Looking back at this year’s Africa Energy Forum
Djembe’s Drummers from Angola and Nigeria, with support from our Swiss-based Drummers, attended the 19th African Energy Forum in Copenhagen, Denmark, on 7-9 June. This premier forum gathered over 2000 of the top decision-makers across Africa’s energy, infrastructure, industrial, and power sectors and brought together energy consumers, financial institutions, government officials, technology providers, utility regulators, and power developers. The forum was organized by EnergyNet, which coordinates forums related to the power generation and industrial sectors across Africa and Latin America, and Djembe was pleased to support EnergyNet as a media partner.
AEF’s panel discussions ranged across the energy landscape about how to power Africa with off-grid energy solutions, renewable energy projects, and other measures to bridge the gap between temporary and permanent power. To ensure that African countries and their respective local energy needs were addressed, regional sessions were held for Cote d’Ivoire, Ethiopia, Kenya, Ghana, Nigeria, Morocco, Mozambique, South Africa, and Tanzania to name only a few. Djembe’s Nigerian Country Manager, Onome Okwah, was particularly impressed with the working roundtables. He remarked, “Nigeria’s energy sector has faced difficulties in the last few years, but it is inspiring to see the key power drivers and instruments from the public and private sector coming together from all over Africa to identify bottlenecks and determine how to ensure Africa is powered up”. It was especially relevant to hear from local and global energy providers including General Electric and private sector financiers such as Denham Capital as well as the Nigerian Ministry of Energy and other international organizations investing in energy projects across Nigeria.
Other panels discussed the engagement of the private sector and the need for government officials to realize the promise of power and energy sources across Africa. Several working roundtables centered on the role of development finance institutions and their capacity to support energy development. With such a diverse mix of participants, it was a great chance to discuss the challenges and opportunities across African energy projects, including the importance of ensuring project financing guarantees and how project structuring must be done properly from the onset. It was especially relevant to hear representatives of the European Investment Bank, the Independent Power Producers Projects (IPP) from South Africa, and the World Bank’s Project Finance and Guarantees share their perspectives as there are “…mismatches across private and public sector of what lenders and investors expect“, stated Jonathan Berman, Managing Director, Fieldstone Africa. Energy advisors and commissioners for African governments were also present to work towards resolving existing barriers preventing projects from moving forward, as it became apparent that effective risk management must be done to unblock the road to private investments, which are crucially needed to expedite the African energy sector.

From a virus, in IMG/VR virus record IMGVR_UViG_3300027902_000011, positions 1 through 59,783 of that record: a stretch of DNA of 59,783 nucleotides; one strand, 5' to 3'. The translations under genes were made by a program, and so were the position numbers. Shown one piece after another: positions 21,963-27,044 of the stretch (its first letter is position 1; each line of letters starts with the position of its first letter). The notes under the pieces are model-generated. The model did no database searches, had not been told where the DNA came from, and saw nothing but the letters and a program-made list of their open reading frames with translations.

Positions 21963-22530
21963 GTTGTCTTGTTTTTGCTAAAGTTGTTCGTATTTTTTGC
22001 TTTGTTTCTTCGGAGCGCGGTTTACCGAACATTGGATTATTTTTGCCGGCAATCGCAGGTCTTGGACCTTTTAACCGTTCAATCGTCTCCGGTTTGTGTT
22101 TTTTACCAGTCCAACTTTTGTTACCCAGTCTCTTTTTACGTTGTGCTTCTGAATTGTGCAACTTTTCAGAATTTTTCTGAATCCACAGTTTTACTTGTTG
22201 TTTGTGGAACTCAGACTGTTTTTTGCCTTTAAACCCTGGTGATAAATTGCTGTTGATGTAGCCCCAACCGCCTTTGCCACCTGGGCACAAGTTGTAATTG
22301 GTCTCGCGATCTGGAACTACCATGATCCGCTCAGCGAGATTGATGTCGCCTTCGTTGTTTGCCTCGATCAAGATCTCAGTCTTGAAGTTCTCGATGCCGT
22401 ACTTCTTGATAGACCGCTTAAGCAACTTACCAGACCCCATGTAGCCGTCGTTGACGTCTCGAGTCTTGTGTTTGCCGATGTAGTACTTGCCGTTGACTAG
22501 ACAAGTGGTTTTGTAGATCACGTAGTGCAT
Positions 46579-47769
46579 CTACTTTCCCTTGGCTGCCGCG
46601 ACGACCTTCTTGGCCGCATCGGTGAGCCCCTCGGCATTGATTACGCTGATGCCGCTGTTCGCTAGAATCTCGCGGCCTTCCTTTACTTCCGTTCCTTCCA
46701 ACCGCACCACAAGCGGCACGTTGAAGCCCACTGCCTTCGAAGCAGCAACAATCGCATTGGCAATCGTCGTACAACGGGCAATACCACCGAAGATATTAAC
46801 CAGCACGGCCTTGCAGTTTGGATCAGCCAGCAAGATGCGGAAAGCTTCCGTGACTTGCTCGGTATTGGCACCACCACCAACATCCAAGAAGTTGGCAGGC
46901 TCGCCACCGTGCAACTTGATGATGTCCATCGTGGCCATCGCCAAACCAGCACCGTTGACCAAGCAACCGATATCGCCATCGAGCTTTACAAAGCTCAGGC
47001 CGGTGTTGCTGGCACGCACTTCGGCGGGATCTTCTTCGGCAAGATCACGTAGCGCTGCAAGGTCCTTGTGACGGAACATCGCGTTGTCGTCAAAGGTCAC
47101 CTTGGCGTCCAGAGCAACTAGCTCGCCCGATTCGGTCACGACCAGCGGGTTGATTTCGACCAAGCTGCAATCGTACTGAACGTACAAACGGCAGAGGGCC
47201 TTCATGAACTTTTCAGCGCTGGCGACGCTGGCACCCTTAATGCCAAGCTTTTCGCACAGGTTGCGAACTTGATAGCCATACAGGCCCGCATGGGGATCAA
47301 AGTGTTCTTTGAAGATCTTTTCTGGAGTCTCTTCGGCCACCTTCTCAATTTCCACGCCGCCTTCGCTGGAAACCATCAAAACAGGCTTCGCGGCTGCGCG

This gathering was also a huge opportunity for African governments to pitch their electricity projects and investment needs with two-minute pitches from different ministries. After each presentation, the energy providers and investors gave their feedback. This rotation around the different markets, particularly with projects locally in Lusophone and Francophone markets, was quite valuable. Djembe’s Angolan Country Manager, Olivio Gambo commented that “Energy is a crucial area for Africa’s development, and it is extremely promising to hear directly from the international investor funding institutions, particularly the Nordic development finance institutions such as FinnFund, NorFund, SweFund, regarding the latest sustainable energy trends, investment opportunities and projects in Lusophone markets”. African countries are making great progress in terms of power access and there is a strong commitment from both global institutions and private companies.
In general, huge opportunities for investments in alternative energy remain and it is undeniable that actors must work together for the African continent. Andrew M. Herscowitz, the Coordinator for the US Agency for International Development’s Power Africa initiative who moderated the USA-Africa Commercial Partnership roundtable, shared his parting remark on how to outline steps moving forward. On his Twitter account, he urged participants to “Move #PowerAfrica deals faster. Move that action to the top of your inbox. Act. Bring power 1 day, 1 month, 1 year sooner.” This admirable drive towards pushing through Africa’s energy development was the common motivation among the participants of this year’s Africa Energy Forum.
By Mi Thich, Account Executive, Switzerland